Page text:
Jack Uldrich
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Evolutionary Unlearning

Posted in Culture, Education, Evolution, Science

I am not an evolutionary biologist. I do not play one on television and, even though this is the Internet, I won't try toFrom Ape to man to computer hunchback pretend I am one. Nevertheless, I have come to the conclusion that unlearning will be an essential skill in the future because I am of the opinion that human evolution is an exponential trend. 

Let me put it another way. Until about 200 years ago the average person could expect two constants in his or her life. First, life didn't change much. If your grandfather was a farmer (or peasant) it was likely that your father was also a farmer or peasant and so were you. Moreover, you all lived life in much the same way and used the same tools and equipment. 

The second constant was that your life was short. Assuming you successfully survived the first few years of your life (and this, by the way, was no easy task), you could expect to live until the rip old age of 50.

Under such conditions it was appropriate to put a premium on learning because whatever you learned you could expect to utilize the remainder of your life.

In today's era of accelerating technological change, however, the equation has been flipped on its head. The shelf life of knowledge is growing ever shorter and we must realize that much of what we will learn will need to be unlearned shortly thereafter.

Society has not yet fully recognized the extent of this shift but it will have profound implications for how we educate ourselves and our children. I'd love to hear your ideas about: 1) Whether you agree with my premise; and 2) How you'd try to help society deal with this change. (One idea I have is that we must teach unlearning beginning in kindergarten.)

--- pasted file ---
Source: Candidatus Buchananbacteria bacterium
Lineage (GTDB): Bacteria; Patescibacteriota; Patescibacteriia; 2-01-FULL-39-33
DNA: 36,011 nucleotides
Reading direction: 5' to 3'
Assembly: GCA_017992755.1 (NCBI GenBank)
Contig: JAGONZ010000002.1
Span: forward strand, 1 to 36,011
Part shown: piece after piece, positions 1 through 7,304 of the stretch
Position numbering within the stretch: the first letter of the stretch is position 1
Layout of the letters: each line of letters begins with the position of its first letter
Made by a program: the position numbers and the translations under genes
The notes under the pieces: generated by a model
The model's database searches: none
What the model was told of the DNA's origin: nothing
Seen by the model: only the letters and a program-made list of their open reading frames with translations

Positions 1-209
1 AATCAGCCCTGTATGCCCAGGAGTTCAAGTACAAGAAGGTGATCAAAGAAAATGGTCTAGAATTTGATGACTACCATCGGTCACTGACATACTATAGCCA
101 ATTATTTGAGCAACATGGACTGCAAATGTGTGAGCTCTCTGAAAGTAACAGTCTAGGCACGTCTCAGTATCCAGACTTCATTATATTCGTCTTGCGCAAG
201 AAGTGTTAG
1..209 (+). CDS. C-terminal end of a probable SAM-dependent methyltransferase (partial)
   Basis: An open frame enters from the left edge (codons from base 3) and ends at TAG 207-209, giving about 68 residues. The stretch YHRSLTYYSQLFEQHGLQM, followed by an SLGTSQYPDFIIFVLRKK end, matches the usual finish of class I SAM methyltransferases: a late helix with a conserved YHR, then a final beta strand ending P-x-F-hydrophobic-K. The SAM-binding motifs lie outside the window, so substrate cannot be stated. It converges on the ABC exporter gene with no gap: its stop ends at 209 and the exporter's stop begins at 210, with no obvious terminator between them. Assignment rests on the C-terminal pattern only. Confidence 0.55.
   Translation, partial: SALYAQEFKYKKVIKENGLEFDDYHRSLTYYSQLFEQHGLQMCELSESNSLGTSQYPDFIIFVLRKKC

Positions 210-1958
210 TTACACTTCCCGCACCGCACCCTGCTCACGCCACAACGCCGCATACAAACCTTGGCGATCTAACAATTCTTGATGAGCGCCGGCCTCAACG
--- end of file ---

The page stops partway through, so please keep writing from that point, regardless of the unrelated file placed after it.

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6 thoughts on “Evolutionary Unlearning”

  1. This is such an important concept in the context of increasing the rate of educational improvement. There is not much doubt in my mind that it will become just common sense sooner or later.
    The challenge is that the time and space organization of schools, not to mention the old “common sense” still regins supreme at the policy levels. On the ground in the classroom the best teachers understand and act upon the ideas without being able to articulate them.
    But the further one goes up the policy level and the further they are from the daily realities of teaching, the more prevalent are the unexamined assumptions of the era in which they grew up.
    To further complicate matters, the mindset, self definitions of “experts” is that they have superior knowledge. Add to that the reality that their career success most often is based on this notion that they have “superior knowledge.’
    It’s not a surprise that there is much resistance.
    The counter tendency is that the ed system has been revealed for what it has always been, a filtering and time training institution that has never really worked for the bottom of the pyramid. Now that the bottom of the pyramid has a political voice, it will inevitably lead to a major change.
    The trick is to make that change go faster, rather than slower.

  2. Jack Uldrich says:

    Well said. I especially like your points about “unexamined assumptions” and the problem of “superior knowledge.” I will explore these notions in future posts.
    Together, I hope we can both make the “change go faster.” For, as Darwin said (and I am paraphrasing here), “those who sruvive are those who adapt the fastest.”

  3. Kristina says: